Girl of Nightmares

Page 81


"You don't have much of a problem hitting girls," she says.

"You don't have much of a problem hitting boys," I reply. "But this isn't real. Tonight will be. If you leave me on the other side, I'm as good as dead."

She nods. "The Order of the Biodag Dubh was entrusted with a duty. You corrupt it by bringing back a dead murderess."

"She's not a murderess anymore. She never really was. It was a curse." What's so hard to understand about that? But what did I expect? You can't rinse the cult off a person in only a couple of days. "What do you know about this anyway? And I mean really know. What have you seen? Anything? Or do you just swallow what you're told?"

She glares at me resentfully, like I'm being unfair. But she's probably going to try to kill me, and kill me righteously, so eff you very much.

"I know plenty." She smiles. "You might take me for a mindless drone, but I learn. I listen. I investigate. Far more than you do. Do you even know how the athame functions?"

"I stab. Things go away."

She laughs and mutters something under her breath. I think I catch the phrase "blunt instrument." Emphasis on the "blunt."

"The athame and the other side are linked," she says. "It comes from there. That is how it functions."

"You mean it comes from Hell," I say. In my pocket, the athame shifts, like its ears were pricked at the subject.

"Hell. Abbadon. Acheron. Hades. The other side. Those are just names that people call the place where dead things go." Jestine shakes her head. Her shoulders slump with sudden exhaustion. "We don't have much time," she says. "And you're still looking at me like I'm going to steal your lunch money. I don't want you dead, Cas. I'd never want that. I just don't understand why you want the things that you do."

Maybe it's the minor scuffle we just had, but her fatigue is contagious. I wish she wasn't mixed up in this. Despite everything, I like her. But you know what they say about wishing in one hand. She moves closer, and her fingers trace the line of my jaw. I take them away, but gently.

"Tell me about her, at least," she says.

"What do you want to know?" I ask, and look off into the trees.

"Anything," she shrugs. "What's made her so special? What made you so special to her, that she'd send herself into oblivion for you?"

"I don't know," I say . Why did I say that? I do know. I knew it the moment I heard Anna's name, and the first time she spoke. I knew when I walked out of her house with my insides still on the inside. It was admiration, and understanding. I'd never known anything like it, and neither had she.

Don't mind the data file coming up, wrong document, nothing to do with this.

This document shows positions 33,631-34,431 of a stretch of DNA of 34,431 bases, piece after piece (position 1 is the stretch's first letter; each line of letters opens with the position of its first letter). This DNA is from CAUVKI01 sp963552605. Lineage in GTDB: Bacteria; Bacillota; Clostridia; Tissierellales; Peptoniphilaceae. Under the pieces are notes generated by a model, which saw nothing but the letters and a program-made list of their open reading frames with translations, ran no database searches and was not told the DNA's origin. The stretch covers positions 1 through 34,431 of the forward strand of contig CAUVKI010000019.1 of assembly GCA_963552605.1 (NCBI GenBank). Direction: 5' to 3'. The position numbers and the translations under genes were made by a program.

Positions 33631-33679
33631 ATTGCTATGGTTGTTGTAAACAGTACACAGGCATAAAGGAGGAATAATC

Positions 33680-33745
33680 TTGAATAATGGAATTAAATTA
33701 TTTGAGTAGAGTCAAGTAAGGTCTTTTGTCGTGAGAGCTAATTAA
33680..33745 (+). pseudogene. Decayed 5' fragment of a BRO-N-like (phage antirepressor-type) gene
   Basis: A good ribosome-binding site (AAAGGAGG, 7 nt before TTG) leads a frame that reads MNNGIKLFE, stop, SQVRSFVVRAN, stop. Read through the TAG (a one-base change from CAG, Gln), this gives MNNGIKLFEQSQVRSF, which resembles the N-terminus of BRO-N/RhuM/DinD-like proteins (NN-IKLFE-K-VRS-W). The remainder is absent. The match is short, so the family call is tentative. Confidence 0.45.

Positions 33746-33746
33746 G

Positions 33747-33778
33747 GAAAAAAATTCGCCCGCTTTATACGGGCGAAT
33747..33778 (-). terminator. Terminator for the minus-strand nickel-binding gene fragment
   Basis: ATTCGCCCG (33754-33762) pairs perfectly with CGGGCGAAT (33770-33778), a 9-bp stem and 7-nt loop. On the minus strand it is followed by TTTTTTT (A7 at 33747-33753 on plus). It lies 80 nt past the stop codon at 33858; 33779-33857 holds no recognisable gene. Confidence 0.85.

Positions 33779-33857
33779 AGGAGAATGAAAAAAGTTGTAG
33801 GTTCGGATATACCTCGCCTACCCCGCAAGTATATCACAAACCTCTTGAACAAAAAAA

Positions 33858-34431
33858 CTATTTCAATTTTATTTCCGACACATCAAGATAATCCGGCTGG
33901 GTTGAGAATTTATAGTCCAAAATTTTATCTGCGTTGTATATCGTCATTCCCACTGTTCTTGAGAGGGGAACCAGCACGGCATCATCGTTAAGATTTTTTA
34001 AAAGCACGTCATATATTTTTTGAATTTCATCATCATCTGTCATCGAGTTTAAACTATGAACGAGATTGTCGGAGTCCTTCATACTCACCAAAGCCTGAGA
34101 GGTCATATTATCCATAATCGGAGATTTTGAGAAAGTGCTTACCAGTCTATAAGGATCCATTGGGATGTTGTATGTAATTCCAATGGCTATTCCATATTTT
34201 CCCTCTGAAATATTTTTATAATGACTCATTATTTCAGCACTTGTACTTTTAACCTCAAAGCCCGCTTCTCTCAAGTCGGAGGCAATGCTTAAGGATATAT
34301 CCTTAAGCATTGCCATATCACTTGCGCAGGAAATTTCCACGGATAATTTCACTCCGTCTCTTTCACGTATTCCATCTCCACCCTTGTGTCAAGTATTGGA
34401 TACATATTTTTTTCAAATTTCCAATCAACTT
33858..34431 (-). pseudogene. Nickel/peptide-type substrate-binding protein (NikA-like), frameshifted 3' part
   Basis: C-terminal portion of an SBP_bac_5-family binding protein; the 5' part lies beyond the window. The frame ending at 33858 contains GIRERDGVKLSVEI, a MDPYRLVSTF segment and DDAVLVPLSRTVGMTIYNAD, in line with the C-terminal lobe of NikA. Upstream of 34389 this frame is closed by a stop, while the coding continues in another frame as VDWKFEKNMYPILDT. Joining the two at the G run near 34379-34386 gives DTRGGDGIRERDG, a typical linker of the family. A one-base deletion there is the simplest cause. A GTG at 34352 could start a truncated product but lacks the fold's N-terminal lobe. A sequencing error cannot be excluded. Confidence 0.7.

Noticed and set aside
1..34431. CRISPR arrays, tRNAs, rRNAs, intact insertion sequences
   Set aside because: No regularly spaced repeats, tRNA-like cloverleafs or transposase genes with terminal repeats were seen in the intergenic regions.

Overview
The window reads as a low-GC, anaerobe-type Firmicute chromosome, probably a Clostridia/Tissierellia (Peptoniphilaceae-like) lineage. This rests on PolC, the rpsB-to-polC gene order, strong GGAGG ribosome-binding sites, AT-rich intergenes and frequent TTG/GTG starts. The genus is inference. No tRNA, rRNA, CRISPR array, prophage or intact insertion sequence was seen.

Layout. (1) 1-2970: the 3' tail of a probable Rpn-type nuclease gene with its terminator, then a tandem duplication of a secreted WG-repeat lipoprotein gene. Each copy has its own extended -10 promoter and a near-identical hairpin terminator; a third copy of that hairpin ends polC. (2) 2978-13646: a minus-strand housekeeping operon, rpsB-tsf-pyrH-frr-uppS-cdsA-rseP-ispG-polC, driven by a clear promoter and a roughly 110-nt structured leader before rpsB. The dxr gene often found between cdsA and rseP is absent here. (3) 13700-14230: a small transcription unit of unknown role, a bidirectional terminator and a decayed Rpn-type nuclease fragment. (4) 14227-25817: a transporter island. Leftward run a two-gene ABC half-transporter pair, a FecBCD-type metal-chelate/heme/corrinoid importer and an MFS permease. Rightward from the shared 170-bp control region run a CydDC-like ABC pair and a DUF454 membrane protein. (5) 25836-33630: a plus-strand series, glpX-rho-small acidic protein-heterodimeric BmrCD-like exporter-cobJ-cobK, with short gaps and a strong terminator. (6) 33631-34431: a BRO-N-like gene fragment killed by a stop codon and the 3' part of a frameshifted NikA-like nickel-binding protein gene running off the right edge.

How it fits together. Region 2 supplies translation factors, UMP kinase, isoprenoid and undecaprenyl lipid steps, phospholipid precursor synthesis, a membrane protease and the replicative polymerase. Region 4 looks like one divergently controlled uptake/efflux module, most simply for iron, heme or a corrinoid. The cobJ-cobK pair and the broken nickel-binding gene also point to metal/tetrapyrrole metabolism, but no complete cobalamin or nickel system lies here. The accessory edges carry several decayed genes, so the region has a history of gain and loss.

"Well, tell me what she looked like then," Jestine says. "If we're going to bleed to death looking for her, I'd like to know who we're looking for."

I reach into my pocket for my wallet and fish out the newspaper photo of Anna when she was alive. I hand it to Jestine.

"She's pretty," she comments after a few moments. Pretty. That's what everyone says. My mom said it, and so did Carmel. But when they said it, it sounded like a lament, like it was a shame that such beauty was lost. When Jestine said it, it sounded derisive, like it was the only nice thing she could think of to say. Or maybe I'm just being defensive. Whatever it is, I hold my hand out for the picture and put it back in my wallet.

"It doesn't do her justice," I say. "She's fierce. Stronger than any of us."

Jestine shrugs, a "whatever" move. My hackles rise another few inches. But it doesn't matter. In a few hours, she'll see Anna for herself. She'll see her dressed in blood, her hair floating like it's suspended in water, eyes black and shining. And when she does, she won't be able to catch her breath.


Jestine was wrong. The Order did show up to take one of us. They took her, just before sunset. Two women walked up without a word. They weren't much older than us, both with stark black hair left loose and hanging. Jestine introduced them as Hardy and Wright. I guess junior members go by their last names. Either that or their parents are jerks.

Gideon came for me not much later. He found me wandering under the lampposts along the paved footpath. Good thing, too. The adrenaline had set in again, and I was this close to doing wind sprints. He led me back to the compound and through the buildings to his room, where rows of white candles had burnt down to nubs, and three of the dummy athames rested on red velvet.


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